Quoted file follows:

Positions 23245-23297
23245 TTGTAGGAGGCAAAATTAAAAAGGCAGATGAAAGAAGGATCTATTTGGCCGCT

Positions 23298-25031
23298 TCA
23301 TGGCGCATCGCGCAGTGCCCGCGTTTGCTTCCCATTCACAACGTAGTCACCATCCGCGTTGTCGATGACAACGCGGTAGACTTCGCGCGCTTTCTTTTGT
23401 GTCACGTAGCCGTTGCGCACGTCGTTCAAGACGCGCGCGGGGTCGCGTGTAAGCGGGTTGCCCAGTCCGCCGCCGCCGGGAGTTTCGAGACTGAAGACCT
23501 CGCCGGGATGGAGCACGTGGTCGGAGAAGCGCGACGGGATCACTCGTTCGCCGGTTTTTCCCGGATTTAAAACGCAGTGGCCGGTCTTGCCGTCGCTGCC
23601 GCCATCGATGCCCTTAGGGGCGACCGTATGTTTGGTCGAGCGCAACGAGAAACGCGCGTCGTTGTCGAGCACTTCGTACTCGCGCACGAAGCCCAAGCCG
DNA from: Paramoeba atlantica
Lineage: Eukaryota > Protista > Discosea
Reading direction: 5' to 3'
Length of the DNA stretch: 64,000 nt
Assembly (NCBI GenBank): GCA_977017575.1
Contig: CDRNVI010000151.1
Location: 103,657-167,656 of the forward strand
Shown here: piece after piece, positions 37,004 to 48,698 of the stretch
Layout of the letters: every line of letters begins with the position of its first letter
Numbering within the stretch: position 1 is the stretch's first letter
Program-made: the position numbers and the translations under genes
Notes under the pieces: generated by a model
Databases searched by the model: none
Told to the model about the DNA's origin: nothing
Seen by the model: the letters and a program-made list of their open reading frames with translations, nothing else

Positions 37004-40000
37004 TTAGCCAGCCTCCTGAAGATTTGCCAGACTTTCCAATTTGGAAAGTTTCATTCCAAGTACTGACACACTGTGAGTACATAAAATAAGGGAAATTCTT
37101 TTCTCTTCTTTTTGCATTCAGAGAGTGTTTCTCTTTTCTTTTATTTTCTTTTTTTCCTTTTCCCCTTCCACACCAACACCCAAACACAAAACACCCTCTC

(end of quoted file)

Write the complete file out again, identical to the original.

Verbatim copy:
Positions 23245-23297
23245 TTGTAGGAGGCAAAATTAAAAAGGCAGATGAAAGAAGGATCTATTTGGCCGCT

Positions 23298-25031
23298 TCA
23301 TGGCGCATCGCGCAGTGCCCGCGTTTGCTTCCCATTCACAACGTAGTCACCATCCGCGTTGTCGATGACAACGCGGTAGACTTCGCGCGCTTTCTTTTGT
23401 GTCACGTAGCCGTTGCGCACGTCGTTCAAGACGCGCGCGGGGTCGCGTGTAAGCGGGTTGCCCAGTCCGCCGCCGCCGGGAGTTTCGAGACTGAAGACCT
23501 CGCCGGGATGGAGCACGTGGTCGGAGAAGCGCGACGGGATCACTCGTTCGCCGGTTTTTCCCGGATTTAAAACGCAGTGGCCGGTCTTGCCGTCGCTGCC
23601 GCCATCGATGCCCTTAGGGGCGACCGTATGTTTGGTCGAGCGCAACGAGAAACGCGCGTCGTTGTCGAGCACTTCGTACTCGCGCACGAAGCCCAAGCCG
DNA from: Paramoeba atlantica
Lineage: Eukaryota > Protista > Discosea
Reading direction: 5' to 3'
Length of the DNA stretch: 64,000 nt
Assembly (NCBI GenBank): GCA_977017575.1
Contig: CDRNVI010000151.1
Location: 103,657-167,656 of the forward strand
Shown here: piece after piece, positions 37,004 to 48,698 of the stretch
Layout of the letters: every line of letters begins with the position of its first letter
Numbering within the stretch: position 1 is the stretch's first letter
Program-made: the position numbers and the translations under genes
Notes under the pieces: generated by a model
Databases searched by the model: none
Told to the model about the DNA's origin: nothing
Seen by the model: the letters and a program-made list of their open reading frames with translations, nothing else

Positions 37004-40000
37004 TTAGCCAGCCTCCTGAAGATTTGCCAGACTTTCCAATTTGGAAAGTTTCATTCCAAGTACTGACACACTGTGAGTACATAAAATAAGGGAAATTCTT
37101 TTCTCTTCTTTTTGCATTCAGAGAGTGTTTCTCTTTTCTTTTATTTTCTTTTTTTCCTTTTCCCCTTCCACACCAACACCCAAACACAAAACACCCTCTC